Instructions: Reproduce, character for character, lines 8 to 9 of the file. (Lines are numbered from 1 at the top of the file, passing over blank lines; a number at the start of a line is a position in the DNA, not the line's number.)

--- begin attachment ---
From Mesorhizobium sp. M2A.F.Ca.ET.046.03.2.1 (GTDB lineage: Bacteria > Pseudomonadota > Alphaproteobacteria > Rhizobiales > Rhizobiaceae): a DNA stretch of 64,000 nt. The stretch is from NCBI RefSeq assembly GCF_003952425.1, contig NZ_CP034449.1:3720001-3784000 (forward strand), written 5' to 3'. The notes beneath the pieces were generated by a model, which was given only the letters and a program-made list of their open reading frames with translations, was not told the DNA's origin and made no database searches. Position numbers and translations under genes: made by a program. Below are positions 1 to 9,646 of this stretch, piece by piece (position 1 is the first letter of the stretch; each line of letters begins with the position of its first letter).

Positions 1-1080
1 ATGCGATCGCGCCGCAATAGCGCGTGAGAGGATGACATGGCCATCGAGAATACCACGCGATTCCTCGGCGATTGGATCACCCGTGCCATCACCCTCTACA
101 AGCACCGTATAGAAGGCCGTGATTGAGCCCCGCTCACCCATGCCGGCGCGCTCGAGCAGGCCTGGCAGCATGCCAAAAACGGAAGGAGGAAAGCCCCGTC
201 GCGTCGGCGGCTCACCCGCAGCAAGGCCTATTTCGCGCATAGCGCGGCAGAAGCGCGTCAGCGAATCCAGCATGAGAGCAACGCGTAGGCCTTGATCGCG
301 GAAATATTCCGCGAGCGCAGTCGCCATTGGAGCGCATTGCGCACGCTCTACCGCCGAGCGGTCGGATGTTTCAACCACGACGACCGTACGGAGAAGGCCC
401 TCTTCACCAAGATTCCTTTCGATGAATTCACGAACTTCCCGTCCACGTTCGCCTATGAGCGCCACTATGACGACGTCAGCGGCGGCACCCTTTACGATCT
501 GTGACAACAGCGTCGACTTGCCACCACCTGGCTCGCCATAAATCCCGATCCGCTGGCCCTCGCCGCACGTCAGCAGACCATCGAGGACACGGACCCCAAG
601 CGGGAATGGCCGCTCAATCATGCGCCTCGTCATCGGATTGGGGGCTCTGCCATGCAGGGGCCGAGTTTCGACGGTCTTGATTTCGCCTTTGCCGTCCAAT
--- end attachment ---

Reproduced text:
501 GTGACAACAGCGTCGACTTGCCACCACCTGGCTCGCCATAAATCCCGATCCGCTGGCCCTCGCCGCACGTCAGCAGACCATCGAGGACACGGACCCCAAG
601 CGGGAATGGCCGCTCAATCATGCGCCTCGTCATCGGATTGGGGGCTCTGCCATGCAGGGGCCGAGTTTCGACGGTCTTGATTTCGCCTTTGCCGTCCAAT